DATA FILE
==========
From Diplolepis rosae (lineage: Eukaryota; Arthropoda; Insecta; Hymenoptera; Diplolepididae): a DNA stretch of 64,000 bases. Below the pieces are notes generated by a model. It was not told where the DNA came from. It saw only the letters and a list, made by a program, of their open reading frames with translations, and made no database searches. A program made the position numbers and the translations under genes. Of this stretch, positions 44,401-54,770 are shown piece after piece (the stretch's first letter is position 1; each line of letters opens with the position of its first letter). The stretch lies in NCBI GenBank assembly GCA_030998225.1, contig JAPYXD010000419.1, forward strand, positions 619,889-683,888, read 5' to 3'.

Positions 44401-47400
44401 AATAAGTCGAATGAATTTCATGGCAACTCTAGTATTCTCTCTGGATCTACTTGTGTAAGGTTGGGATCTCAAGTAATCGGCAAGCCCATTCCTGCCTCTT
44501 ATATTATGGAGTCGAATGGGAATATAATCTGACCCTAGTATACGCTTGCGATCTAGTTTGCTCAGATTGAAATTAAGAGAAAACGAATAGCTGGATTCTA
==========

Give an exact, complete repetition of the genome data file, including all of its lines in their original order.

From Diplolepis rosae (lineage: Eukaryota; Arthropoda; Insecta; Hymenoptera; Diplolepididae): a DNA stretch of 64,000 bases. Below the pieces are notes generated by a model. It was not told where the DNA came from. It saw only the letters and a list, made by a program, of their open reading frames with translations, and made no database searches. A program made the position numbers and the translations under genes. Of this stretch, positions 44,401-54,770 are shown piece after piece (the stretch's first letter is position 1; each line of letters opens with the position of its first letter). The stretch lies in NCBI GenBank assembly GCA_030998225.1, contig JAPYXD010000419.1, forward strand, positions 619,889-683,888, read 5' to 3'.

Positions 44401-47400
44401 AATAAGTCGAATGAATTTCATGGCAACTCTAGTATTCTCTCTGGATCTACTTGTGTAAGGTTGGGATCTCAAGTAATCGGCAAGCCCATTCCTGCCTCTT
44501 ATATTATGGAGTCGAATGGGAATATAATCTGACCCTAGTATACGCTTGCGATCTAGTTTGCTCAGATTGAAATTAAGAGAAAACGAATAGCTGGATTCTA